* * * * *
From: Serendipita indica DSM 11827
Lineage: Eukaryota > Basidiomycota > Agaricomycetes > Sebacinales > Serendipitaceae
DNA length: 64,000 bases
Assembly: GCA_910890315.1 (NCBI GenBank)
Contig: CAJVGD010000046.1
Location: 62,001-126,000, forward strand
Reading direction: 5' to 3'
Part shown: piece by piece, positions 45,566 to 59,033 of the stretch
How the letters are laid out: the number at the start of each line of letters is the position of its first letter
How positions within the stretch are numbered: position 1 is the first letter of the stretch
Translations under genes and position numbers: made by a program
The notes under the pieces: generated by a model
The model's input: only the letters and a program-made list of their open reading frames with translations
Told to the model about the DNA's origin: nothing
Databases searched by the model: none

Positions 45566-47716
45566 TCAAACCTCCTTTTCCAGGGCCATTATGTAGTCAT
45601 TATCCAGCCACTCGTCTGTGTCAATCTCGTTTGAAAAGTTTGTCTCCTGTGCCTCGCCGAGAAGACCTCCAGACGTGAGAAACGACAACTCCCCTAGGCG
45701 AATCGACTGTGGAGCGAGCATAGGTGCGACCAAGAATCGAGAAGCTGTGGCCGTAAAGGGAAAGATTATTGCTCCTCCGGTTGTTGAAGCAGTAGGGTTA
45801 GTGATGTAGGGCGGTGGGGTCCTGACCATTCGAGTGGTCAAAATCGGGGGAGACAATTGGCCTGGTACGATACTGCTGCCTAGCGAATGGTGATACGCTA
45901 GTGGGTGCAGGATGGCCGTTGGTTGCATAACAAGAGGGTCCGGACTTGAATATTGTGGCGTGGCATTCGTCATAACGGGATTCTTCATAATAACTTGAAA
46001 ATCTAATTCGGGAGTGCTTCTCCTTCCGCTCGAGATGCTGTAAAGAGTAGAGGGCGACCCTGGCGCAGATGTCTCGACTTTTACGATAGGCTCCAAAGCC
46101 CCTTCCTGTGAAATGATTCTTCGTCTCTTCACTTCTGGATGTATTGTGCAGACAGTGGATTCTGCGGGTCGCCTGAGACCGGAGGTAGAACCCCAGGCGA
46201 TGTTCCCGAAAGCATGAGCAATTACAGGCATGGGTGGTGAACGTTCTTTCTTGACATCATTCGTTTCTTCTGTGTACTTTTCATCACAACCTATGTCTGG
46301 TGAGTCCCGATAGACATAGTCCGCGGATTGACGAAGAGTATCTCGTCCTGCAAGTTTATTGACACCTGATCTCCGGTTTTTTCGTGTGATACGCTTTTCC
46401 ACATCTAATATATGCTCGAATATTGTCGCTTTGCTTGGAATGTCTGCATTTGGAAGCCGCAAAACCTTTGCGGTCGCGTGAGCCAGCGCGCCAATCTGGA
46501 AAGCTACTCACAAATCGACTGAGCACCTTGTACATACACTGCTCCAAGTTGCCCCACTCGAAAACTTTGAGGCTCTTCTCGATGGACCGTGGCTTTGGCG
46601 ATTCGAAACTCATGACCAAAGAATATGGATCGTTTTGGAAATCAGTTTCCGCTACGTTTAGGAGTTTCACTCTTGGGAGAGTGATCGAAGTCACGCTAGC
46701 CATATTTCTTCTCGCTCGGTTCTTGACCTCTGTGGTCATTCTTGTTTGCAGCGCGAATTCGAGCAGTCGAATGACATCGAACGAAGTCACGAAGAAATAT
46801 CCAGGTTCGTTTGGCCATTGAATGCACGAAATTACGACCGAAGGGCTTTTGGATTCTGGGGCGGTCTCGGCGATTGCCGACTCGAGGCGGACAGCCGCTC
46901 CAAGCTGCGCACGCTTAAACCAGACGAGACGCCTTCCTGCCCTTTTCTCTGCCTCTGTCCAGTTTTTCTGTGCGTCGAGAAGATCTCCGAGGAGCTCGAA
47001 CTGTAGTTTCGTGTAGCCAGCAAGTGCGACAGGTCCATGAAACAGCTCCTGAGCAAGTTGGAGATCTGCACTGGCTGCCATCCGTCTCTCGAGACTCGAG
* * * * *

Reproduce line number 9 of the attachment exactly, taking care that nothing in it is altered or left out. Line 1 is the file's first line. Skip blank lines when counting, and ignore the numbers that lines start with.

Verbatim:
How the letters are laid out: the number at the start of each line of letters is the position of its first letter